Robert McCloskey’s Time of Wonder ranks in my mind as one of the best children’s picture books ever. Granted that my “one of the best” is somewhat limitless, I cannot make it through this book without marveling at the artist/author’s marriage of truly extraordinary art with lyrical and evocative language. Those who have been fortunate to live or vacation somewhere on the New England coast in summer will find that the author manages to put to words the feelings associated with many elements that make summer unique and magical. Whether it is a sudden shower over the water, “porpoises puffing and playing around your boat” or the wonder of “where hummingbirds go in a hurricane”, McCloskey captures the very essence of this time of year. Having never visited the Eastern shore in summer before actually reading this book to my children, I subsequently visited there one June as an adult. Riding bicycles through the quaint town of Duxbury, Massachusetts, my husband and I arrived at a very long teak bridge that took us to an outlying sand spit. Stopping on the bridge to take in the marvelous scene of sand, sea and shore, we noticed a small black cloud moving our direction. Suddenly we were in the opening scene of this marvelous book! For those who cannot manage a trip to the Eastern shore in summer, let McCloskey take you there in a Time of Wonder.
In an excellent editorial for the New York Times, David Brooks addresses the decline in the study of the humanities. As the economy suffers students opt for technical and scientific degrees – degrees that have more marketability in a difficult economy. Brooks warns that this trend results in a loss of understanding of our collective humanity. By failing to study English, literature, history, and art we fail to gain an understanding of who we are and why we do the things we do. We lose those essential points of reference that give greater meaning to the human experience and story. Definitely worth a read!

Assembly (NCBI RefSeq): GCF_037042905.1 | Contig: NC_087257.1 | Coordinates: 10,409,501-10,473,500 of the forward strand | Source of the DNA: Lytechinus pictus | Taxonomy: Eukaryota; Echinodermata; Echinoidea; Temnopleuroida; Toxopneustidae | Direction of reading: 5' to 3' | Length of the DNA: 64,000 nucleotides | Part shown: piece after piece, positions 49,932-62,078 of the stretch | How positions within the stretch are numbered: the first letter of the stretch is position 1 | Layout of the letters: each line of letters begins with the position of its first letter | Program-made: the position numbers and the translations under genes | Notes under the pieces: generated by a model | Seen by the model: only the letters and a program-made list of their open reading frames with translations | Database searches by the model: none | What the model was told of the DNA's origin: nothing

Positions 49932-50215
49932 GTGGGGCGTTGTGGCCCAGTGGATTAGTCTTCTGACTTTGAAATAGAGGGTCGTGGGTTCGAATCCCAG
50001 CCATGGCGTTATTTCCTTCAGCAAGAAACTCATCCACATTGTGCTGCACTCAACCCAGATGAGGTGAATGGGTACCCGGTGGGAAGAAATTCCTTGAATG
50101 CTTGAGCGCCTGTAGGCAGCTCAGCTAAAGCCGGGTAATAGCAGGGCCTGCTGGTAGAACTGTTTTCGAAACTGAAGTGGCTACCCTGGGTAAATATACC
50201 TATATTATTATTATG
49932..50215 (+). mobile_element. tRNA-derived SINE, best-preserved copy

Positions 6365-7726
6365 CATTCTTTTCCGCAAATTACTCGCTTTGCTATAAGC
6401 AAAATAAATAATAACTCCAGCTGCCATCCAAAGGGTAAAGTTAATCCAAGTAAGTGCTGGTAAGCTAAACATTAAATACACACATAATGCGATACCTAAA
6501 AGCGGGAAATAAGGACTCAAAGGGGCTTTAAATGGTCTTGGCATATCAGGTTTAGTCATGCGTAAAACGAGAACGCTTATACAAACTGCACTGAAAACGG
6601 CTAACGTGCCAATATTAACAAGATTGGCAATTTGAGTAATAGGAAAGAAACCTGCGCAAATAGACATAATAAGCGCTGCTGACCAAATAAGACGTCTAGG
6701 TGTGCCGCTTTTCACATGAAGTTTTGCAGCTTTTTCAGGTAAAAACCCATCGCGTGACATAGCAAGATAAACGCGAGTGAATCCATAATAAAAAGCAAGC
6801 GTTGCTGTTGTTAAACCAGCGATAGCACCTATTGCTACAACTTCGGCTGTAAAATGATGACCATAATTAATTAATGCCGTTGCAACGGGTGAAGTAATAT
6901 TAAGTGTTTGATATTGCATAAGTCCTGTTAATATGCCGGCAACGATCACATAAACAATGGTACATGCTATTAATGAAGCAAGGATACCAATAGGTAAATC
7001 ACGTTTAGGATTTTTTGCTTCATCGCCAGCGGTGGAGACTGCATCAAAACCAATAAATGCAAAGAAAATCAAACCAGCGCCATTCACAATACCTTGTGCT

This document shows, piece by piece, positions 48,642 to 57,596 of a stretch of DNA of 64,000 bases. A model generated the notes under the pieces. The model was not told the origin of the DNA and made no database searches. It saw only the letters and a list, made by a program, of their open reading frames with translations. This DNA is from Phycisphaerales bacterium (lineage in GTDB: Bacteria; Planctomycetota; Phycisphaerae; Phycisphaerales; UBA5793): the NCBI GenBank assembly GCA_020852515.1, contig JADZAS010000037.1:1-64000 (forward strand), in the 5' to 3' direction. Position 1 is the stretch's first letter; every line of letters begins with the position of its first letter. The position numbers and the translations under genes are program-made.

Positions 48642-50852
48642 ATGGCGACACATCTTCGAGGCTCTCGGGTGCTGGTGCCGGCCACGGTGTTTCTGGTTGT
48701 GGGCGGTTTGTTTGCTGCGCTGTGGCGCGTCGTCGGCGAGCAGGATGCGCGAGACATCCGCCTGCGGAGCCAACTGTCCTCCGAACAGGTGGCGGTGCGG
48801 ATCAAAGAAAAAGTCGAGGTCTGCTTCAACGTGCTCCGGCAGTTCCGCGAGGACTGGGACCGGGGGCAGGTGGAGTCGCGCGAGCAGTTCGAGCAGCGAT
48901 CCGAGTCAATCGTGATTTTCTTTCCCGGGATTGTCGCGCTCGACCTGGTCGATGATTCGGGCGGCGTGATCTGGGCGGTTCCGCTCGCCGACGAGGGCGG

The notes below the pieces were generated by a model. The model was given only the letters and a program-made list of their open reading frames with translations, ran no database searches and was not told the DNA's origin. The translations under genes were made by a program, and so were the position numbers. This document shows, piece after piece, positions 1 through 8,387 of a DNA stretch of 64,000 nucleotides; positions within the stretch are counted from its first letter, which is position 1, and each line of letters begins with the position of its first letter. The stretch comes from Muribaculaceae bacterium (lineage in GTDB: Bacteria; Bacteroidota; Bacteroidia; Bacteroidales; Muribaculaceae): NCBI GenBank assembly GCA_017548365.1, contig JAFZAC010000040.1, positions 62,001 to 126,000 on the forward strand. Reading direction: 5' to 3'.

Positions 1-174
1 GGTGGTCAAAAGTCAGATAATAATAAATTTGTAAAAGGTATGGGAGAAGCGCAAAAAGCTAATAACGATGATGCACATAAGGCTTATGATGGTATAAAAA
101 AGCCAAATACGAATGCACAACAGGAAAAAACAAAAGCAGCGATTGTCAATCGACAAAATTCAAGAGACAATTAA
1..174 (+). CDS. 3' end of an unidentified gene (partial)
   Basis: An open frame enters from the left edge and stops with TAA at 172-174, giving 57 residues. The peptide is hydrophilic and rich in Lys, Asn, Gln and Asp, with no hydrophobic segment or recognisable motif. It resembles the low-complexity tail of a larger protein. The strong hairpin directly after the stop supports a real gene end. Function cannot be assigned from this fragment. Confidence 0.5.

Rebecca’s recent post reminded me of summer classics that have become beloved staples in our home. When I think of some of the very best children’s books about summer themes the works of Robert McCloskey have to rank in the very top: One Morning in Maine, Blueberries for Sal, Time of Wonder, and Make Way for Ducklings. I just finished reading One Morning in Maine to my youngest and the sweetness of the tale, the charming scenes of New England, and the intuitive insight into the mind of a child all evoke the very sweetest memories. The protagonist is little Sal, who has just lost her first tooth and the wonder and delight of this experience causes her to view the world around her through the lens of this childhood rite of passage.
Indeed I have to admit that McCloskey’s work started a romantic love affair with New England for me over 25 years ago, when I began to read these works to my little ones. Sitting in far away California reading tales so quintessentially Atlantic seaboard drew me unconsciously to that coast when our children were between 3-8 years old. We took an Early American history “field trip” there and fell even deeper in love with the history, architecture, and essence of New England. A love affair that began between the pages of these books resulted in our family relocating to Cape Cod 15 years ago and living in the village of Sandwich for eleven wonderful years. Admittedly, it wasn’t all lovely summer scenes the entire sojourn there, but the charm that these books portray does really exist there in a unique way, and I feel blessed to have lived there for those years. What I don’t miss as much–the long winters–seems to fade once again reading the adventures of little Sal in One Morning in Maine. Read it with your little one today, and you’ll see what I mean!
Rea Berg is passionate about children's books and has been republishing classic and historical children's literature for the last 30 years through her company Beautiful Feet Books. She also designs guides for teaching elementary and secondary students history using award-winning classic and historic literature. She holds both an undergraduate degree in English from Simmons College, Boston as well as a graduate degree in children's literature.